Take Control of Your Destiny

This is a speech I gave to a championship football team three months before they were champions. It was a room full of young men, but the speech could easily be for either gender.

In the movie Back to the Future, Marty McFly gets in a time machine and goes back to when his parents were in high school. It’s a fun movie to watch, though no one ever explains how a high school delinquent is best friends with a disgraced nuclear scientist who turns a Dolorian into a time machine-- but I digress.

It's called “Back to the Future” because Marty spends the bulk of his time in the 1950’s trying to get back to the 1980s. Along the way, Marty encounters obstacles that need tending to before he can return home. Obstacles that reveal to him some defects in his character if not taken care of would have terrible consequences. When he finally gets home, he sees the path he was once on and makes some changes that put him in a way better spot had he never seen the error of his ways.

Listen up… it’s preseason. You are now in the 1950s. I am not your coach, or your teacher, so as a voice that is here only to share some ideas about how to be a top performer, let me ask you this simple question: what are you doing in private that could potentially hurt the team? In 37 years of life, I can tell you without any hesitation that what goes on in the dark manifests itself in the light—every time, without fail. Our minds are clever. It is so easy to believe that we won’t get caught or that we can control these private acts. Here is how you know you are doing something that has potential to do harm to yourself or the team: if when you silently asked yourself that question, you thought, “No, I’m good,” then you are probably right. You don’t know what you don’t know and right now, that is an okay place to be. But if something came to mind right away and you thought, “I wonder…” then yes, that is the thing. That thing you do when no one is watching or when you are alone with your buddies is the fire that has the potential to burn down the person you could be if you didn’t do that thing. So, you have a choice to make. If you are wondering, then stop. Stop doing that thing you are wondering about.

You are in the 1950s (preseason) and if you stop right now, then when you get to the 1980s (in-season and postseason) you have nothing to worry about. I was once your age. I get it. The temptations you face are no different than when I was your age, or when your coaches were your age. Drugs, alcohol, sex…all three have their place in this world, but they are distractions and potentially harmful if and when they distract you from your purpose.  

Imagine, for a second, it is your last day on Earth. You see someone walking toward you. Good looking, same height as you, walks just like you…wait, it is you, but something is different about this version of you. He holds out his hand, you shake it, “Who are you?” You ask. He smiles, lets go of your hand, and says, “I am you, except I am the you that reached our full potential. I said “yes” to the right opportunities, “no” to the wrong ones, and had the right people around me to help me recognize the difference between the two. I’m you, just the best version of you.”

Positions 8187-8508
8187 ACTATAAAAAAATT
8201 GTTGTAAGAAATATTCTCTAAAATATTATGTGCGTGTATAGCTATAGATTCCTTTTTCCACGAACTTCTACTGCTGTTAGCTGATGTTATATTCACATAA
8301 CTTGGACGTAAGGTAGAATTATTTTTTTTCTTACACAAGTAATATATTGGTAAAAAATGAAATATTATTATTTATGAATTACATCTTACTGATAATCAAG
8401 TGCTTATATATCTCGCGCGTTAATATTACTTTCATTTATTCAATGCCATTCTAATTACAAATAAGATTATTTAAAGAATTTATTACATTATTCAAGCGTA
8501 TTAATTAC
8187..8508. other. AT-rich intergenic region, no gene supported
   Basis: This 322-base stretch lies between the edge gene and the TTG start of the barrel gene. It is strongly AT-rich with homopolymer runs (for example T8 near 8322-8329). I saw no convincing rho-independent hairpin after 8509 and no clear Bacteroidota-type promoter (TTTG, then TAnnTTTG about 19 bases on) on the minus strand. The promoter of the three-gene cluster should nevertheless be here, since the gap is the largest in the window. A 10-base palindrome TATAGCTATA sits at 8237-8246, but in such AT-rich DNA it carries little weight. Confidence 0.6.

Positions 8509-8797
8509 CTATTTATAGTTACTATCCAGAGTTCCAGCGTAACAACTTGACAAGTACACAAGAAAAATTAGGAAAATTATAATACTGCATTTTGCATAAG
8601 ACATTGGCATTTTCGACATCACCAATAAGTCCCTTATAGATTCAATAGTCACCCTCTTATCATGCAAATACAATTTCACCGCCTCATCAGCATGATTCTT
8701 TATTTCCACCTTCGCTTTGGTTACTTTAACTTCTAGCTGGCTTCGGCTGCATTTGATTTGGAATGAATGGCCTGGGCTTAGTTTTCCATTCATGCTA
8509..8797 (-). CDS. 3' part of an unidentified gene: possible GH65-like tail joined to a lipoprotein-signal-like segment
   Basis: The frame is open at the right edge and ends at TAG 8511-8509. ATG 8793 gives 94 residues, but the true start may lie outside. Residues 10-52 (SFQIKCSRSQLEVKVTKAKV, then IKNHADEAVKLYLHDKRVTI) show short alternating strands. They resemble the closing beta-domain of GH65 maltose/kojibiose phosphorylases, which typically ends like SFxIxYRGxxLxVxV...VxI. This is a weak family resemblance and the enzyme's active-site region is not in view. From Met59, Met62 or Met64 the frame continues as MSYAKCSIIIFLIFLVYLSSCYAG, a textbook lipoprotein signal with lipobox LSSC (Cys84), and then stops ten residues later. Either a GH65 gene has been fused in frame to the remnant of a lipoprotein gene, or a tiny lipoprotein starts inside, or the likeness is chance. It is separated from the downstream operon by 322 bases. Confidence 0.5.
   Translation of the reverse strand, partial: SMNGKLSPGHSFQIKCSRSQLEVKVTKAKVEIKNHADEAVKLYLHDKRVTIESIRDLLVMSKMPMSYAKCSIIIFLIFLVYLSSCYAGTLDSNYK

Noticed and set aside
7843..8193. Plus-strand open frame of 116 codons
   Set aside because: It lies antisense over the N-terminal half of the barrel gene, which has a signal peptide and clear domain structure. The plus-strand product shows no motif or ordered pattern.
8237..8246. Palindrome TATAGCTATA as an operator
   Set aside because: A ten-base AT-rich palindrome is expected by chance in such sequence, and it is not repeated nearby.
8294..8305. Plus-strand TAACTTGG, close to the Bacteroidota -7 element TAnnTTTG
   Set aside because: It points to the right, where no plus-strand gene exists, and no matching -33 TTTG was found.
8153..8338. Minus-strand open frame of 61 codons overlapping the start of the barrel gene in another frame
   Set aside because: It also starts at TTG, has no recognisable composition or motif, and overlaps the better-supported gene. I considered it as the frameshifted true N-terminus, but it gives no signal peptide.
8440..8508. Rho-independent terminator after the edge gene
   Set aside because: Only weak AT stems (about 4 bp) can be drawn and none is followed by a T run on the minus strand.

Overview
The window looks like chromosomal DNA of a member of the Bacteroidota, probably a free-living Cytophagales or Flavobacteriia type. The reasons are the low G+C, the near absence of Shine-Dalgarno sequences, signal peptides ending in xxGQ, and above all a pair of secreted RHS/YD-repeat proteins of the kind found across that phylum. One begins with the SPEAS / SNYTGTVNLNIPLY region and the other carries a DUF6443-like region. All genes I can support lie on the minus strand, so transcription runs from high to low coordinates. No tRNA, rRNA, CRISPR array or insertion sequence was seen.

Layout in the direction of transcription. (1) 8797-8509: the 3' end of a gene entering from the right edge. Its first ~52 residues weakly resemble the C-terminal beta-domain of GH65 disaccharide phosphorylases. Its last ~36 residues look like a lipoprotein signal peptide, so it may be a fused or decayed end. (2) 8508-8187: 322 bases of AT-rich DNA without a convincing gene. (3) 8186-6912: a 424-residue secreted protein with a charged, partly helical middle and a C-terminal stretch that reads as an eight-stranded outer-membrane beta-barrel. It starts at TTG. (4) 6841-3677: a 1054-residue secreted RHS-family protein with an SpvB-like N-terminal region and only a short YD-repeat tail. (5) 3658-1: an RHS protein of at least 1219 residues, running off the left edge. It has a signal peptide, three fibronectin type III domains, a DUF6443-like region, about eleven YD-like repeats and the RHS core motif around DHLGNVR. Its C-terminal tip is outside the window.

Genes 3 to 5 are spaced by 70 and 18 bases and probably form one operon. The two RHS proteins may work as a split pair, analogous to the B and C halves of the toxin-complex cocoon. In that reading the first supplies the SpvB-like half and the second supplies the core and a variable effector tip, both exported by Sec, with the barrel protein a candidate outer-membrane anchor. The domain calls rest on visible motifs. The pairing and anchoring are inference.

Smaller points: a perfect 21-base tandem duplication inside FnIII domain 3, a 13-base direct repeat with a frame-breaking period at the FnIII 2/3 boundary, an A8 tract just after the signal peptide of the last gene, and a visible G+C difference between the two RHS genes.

Right now, you have the opportunity to change your destiny. That may sound grandiose, and you are right—it is. You have one life, and you play a sport that can teach you lessons that will guide you the rest of your life. However, every starter in here represents someone else who stands on the sideline waiting for the coach to call their name. When that darkness we talked about earlier comes to light, you will be removed from the team and quickly replaced. You could be the best in the league at your position, but there are consequences for us all on the decisions we make. All it takes is one bad choice, and by the next year, if you are lucky, people might still talk about you, remembering your name and your story. The following year, your name is forgotten but the story may linger. After that, it's like you were never there.

Don’t live a life that is easily forgotten. Live your life as a standard others strive to be like. You don’t have to be the best on the team to be remembered. You can be remembered for your work ethic, your integrity, your sense of humor, your intelligence. Be a leader by adding value to the team any way you can. Only 11 players can play at a time, but everyone is needed if the team is going to win. Everyone is needed at practice. Everyone is needed in the weight room and doing their best in the classroom.

Your future is being created right now, in this instant. Take ownership of what you can control and be the reason for your success, leaning not on the talent of others, but by the character of your best self.”